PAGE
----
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Dana Milbank: For a grievously wounded soldier, a better side of America

Dana Milbank: For a grievously wounded soldier, a better side of America

In the first days of the Iraq war 11 years ago, Army reservist Jay Briseno was shot in the back of the head at a Baghdad market. The bullet left him blind, brain-damaged, paralyzed from the neck down and unable to communicate, eat or breathe on his own.

He is perhaps the most grievously wounded soldier to survive the war, or any war. On any number of occasions, his parents have been told to prepare themselves for his death.
But on Monday morning, Jay Briseno smiled — broadly and unmistakably. It happened when a quartet of Washington Redskins cheerleaders came to greet him, part of an elaborate and long-deserved gesture of thanks. Country singer Lee Greenwood sang the National Anthem and his own celebrated anthem, “God Bless the USA” (“I’m proud to be an American, where at least I know I’m free”). The Redskins’ Darrel Young spoke. And a consortium of local businesses and national charities presented Briseno’s parents with the keys to a new home in Manassas, equipped with the lifts, medical electronics and hospital equipment needed to keep the 31-year-old veteran alive.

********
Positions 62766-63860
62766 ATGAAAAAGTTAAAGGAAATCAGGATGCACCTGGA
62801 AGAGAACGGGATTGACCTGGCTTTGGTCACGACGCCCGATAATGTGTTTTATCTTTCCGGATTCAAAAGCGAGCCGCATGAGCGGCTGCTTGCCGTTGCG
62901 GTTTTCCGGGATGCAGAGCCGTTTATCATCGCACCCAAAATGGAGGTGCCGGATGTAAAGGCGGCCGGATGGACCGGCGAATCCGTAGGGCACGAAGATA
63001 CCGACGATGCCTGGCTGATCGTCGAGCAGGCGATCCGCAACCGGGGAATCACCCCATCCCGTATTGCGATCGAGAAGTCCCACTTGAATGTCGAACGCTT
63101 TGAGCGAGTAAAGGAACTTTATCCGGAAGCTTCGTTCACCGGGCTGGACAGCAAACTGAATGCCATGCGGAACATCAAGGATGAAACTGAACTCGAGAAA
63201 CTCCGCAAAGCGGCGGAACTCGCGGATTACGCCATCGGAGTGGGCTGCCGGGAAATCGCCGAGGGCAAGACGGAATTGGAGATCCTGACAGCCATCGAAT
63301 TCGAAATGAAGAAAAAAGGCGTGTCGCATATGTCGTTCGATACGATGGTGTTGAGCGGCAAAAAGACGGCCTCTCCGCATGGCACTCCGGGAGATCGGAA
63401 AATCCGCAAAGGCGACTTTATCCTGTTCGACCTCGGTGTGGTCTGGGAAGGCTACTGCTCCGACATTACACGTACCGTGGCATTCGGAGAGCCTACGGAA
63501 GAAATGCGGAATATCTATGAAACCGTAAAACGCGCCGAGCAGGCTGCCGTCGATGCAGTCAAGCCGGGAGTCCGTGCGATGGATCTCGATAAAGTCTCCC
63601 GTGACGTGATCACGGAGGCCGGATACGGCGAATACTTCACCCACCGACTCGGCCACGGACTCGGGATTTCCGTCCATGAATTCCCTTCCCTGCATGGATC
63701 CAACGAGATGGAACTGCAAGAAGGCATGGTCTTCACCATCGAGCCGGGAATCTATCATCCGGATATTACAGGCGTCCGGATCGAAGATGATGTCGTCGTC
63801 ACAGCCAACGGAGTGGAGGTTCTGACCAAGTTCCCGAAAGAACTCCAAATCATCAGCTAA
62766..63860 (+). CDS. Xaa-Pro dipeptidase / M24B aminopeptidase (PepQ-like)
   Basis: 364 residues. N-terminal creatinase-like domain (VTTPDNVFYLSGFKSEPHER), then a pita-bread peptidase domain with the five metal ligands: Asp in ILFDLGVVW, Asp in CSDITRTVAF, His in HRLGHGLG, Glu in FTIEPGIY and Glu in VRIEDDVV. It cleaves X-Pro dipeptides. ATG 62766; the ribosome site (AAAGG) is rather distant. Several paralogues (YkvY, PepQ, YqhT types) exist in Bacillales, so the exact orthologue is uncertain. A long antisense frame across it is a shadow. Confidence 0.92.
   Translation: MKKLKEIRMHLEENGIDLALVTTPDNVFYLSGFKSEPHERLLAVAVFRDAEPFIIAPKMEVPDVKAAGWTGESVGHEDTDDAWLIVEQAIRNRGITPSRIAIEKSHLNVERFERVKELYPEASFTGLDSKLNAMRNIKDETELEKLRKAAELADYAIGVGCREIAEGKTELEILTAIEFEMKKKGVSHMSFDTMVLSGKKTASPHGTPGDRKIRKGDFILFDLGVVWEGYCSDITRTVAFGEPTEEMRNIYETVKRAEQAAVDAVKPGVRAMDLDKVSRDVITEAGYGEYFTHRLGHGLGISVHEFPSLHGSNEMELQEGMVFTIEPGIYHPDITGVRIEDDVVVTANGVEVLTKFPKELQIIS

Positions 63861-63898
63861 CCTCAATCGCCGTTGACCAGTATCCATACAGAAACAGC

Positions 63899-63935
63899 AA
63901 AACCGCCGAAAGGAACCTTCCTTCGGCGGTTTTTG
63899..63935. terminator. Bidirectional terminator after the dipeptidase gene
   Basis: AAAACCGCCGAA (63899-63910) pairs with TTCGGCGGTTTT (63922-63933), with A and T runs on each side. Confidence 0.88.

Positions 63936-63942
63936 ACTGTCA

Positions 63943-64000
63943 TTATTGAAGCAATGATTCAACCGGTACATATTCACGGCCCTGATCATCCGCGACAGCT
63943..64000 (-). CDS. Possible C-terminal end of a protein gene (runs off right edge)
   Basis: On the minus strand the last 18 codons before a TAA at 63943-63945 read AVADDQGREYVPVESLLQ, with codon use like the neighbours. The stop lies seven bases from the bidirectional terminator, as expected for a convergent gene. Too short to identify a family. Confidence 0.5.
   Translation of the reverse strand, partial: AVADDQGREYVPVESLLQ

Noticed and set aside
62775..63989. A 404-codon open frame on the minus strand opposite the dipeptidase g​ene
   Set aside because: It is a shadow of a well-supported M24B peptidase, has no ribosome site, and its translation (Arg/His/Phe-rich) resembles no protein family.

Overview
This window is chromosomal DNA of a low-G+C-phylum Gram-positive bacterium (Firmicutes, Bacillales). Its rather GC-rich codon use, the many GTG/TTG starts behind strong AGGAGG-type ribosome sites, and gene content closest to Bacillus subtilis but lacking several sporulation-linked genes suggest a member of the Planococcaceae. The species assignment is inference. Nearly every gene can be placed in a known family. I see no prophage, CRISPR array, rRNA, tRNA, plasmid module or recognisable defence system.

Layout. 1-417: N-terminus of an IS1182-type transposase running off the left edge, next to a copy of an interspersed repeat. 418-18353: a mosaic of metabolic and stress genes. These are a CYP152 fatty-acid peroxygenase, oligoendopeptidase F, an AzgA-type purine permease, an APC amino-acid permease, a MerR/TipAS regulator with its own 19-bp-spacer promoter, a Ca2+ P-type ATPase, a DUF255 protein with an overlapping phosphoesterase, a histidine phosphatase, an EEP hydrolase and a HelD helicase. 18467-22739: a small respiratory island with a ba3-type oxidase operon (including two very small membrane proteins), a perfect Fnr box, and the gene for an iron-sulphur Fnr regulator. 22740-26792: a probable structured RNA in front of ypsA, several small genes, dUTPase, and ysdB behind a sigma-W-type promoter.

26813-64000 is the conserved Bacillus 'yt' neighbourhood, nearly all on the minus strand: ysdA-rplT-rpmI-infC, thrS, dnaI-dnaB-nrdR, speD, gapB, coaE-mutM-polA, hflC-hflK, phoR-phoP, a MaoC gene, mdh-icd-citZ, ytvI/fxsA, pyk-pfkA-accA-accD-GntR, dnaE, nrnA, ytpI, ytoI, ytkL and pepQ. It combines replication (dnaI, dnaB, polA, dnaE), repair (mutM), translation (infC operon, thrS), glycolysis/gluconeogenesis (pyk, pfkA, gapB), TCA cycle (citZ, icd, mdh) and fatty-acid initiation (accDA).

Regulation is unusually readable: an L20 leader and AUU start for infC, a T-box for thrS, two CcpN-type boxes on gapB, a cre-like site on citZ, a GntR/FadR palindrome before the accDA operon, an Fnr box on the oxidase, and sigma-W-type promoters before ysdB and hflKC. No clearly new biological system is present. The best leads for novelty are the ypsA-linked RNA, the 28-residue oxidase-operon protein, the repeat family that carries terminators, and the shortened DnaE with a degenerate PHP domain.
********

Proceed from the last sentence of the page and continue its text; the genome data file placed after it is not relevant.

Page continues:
“Jay hasn’t taken a real bath for the last 11 years,” his father, Joe Briseno, told the crowd of hundreds of veterans, firefighters, Boy Scouts, schoolchildren and neighbors. “He can now. . . . Although his quality of life was taken away when he was injured, now we’re slowly giving it back.”

The elder Briseno, also a veteran, wept with gratitude. “This,” he said, “is what America is about.”

It is. There was Greenwood, a self-described conservative Christian whose music is standard at Republican political rallies. Speaking, too, was Brig. Gen. Tammy Smith, deputy chief of staff of the Army Reserve and the first openly gay American general. Eighty businesses contributed to the home-building. Meredith Iler, whose charity was one of the leaders of the long effort, said that no question was ever asked about politics or about views of the war that took thousands of American lives. What matters, she told the Briseno family, is “when you walk through that door, it’s a bear hug from America.”

Read More:Dana Milbank: For a grievously wounded soldier, a better side of America – The Washington Post.

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